Courthouse in Nanaimo. (News Bulletin file)

Province argues in B.C. Supreme Court for smudging in schools, says it relates to curriculum

Hearing concludes in case regarding indigenous cultural practice in Vancouver Island classroom

A five-day hearing for a Supreme Court case that could determine whether indigenous smudging ceremonies can happen in public schools concluded today, Nov. 22, in a Nanaimo courtroom.

Candice Servatius, a Christian mother from Port Alberni, filed a petition against Alberni School District 70, claiming that her daughter’s religious rights were infringed on when forced to participate in a Nuu-chah-nulth smudging ceremony at John Howitt Elementary School in 2015. Servatius is seeking a court-ordered ban on the practice in schools across the province. The Attorney General of B.C. is also named as a respondent in Servatius’s petition.

Throughout the week, lawyers from all sides presented their arguments in front of Justice Douglas Thompson, who will be ruling on the matter.

RELATED: Student tells Nanaimo courtroom she wasn’t allowed to leave indigenous smudging ceremony

During Friday’s session, Katie Webb, legal counsel for the attorney general’s office, told the court that the province takes no position with regards to the accusation that the school board wronged Servatius or her daughter, but opposes any order that would ban smudging ceremonies in schools.

“The proposed order would be in conflict with aspects of the provincial curriculum requiring the incorporation of indigenous knowledge,” she said.

Webb said Canada has a history of assimilationist educational policy towards indigenous children, specifically the residential school system, which has contributed to the disparities between indigenous and non-indigenous students today. She said the court should consider the “broader” historical context when rendering a decision.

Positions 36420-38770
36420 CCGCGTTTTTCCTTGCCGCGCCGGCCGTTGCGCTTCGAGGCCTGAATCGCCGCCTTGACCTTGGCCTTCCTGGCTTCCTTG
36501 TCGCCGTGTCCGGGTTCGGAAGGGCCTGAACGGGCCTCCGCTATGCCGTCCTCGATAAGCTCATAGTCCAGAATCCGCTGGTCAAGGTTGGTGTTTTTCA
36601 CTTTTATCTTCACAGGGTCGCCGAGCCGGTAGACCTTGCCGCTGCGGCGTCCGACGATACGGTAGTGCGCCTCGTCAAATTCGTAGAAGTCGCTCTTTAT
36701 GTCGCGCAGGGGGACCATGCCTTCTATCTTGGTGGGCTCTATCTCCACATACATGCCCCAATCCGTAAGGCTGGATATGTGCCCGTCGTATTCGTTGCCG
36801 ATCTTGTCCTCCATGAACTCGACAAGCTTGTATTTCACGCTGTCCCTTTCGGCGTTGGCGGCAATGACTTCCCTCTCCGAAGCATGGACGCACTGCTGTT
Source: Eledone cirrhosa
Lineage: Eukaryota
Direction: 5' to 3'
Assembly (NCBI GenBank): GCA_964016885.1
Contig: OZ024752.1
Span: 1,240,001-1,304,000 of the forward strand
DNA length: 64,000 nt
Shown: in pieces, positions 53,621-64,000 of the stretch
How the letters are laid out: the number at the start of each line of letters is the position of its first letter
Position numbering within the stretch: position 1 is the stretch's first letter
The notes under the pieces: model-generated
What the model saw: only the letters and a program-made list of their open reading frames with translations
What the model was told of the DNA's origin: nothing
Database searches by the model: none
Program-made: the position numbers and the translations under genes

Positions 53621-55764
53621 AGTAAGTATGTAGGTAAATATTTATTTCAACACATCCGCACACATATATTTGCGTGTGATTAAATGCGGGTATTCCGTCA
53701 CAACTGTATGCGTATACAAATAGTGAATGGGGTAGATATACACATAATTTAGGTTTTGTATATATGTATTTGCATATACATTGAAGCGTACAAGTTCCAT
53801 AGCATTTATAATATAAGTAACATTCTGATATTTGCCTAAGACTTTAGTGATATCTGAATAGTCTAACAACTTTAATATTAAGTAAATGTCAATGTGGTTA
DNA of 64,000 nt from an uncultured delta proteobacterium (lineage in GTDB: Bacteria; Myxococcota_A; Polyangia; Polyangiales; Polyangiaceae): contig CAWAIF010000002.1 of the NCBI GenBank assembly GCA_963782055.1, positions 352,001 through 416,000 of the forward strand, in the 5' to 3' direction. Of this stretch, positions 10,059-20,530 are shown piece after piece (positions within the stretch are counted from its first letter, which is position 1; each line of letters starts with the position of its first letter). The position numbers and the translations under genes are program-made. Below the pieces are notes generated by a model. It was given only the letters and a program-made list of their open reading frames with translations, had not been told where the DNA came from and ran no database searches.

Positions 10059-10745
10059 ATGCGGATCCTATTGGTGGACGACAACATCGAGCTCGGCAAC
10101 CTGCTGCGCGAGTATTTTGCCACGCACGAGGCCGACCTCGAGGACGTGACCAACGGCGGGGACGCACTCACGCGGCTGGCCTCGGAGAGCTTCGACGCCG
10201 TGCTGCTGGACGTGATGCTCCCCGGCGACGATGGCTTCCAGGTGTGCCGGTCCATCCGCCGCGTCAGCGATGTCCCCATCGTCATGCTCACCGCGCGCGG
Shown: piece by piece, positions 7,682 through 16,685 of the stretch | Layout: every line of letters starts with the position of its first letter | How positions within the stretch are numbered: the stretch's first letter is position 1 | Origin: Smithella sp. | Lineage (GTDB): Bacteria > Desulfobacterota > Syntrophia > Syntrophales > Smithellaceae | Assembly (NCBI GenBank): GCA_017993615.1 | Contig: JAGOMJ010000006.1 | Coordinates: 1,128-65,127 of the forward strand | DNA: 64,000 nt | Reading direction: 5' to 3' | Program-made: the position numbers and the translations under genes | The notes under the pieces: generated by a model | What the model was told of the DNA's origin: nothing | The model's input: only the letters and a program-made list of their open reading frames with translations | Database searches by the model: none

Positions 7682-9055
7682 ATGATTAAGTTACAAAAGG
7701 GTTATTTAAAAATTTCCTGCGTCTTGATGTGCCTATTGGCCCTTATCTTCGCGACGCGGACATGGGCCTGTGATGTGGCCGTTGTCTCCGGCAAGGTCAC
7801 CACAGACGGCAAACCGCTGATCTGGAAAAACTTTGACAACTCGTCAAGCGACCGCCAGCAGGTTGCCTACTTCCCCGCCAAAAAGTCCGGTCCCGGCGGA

“It would be an error for this court to consider [the case] in isolation from that broader context,” she said, adding that evidence suggests that 14 to 15 per cent of students at John Howitt Elementary are indigenous.

RELATED: ‘Our culture is not a religion,’ indigenous educator tells Nanaimo court in case of smudging at school

In order to address the “horrors” of the residential school system and to make the public education system in British Columbia more inclusive for everyone, Webb said the province began integrating a new curriculum with a focus on indigenous learning in 2016. She said the smudging ceremony reflects the efforts made by the school to implement that curriculum.

“The incorporation of indigenous knowledge and world views in the educational program promotes a more inclusive educational experience in a culturally safe space, for indigenous and non-indigenous students alike,” she said.

In this case, according to Webb, there hasn’t been a constitutional challenge of the province’s curriculum and therefore it would be “unfair” for the courts to impose any such ban. She said the Canadian Charter of Rights and Freedoms does not require the school’s administrators to “achieve a perfect calibration” between charter values and a statutory mandate, but rather a “proportionate” balance.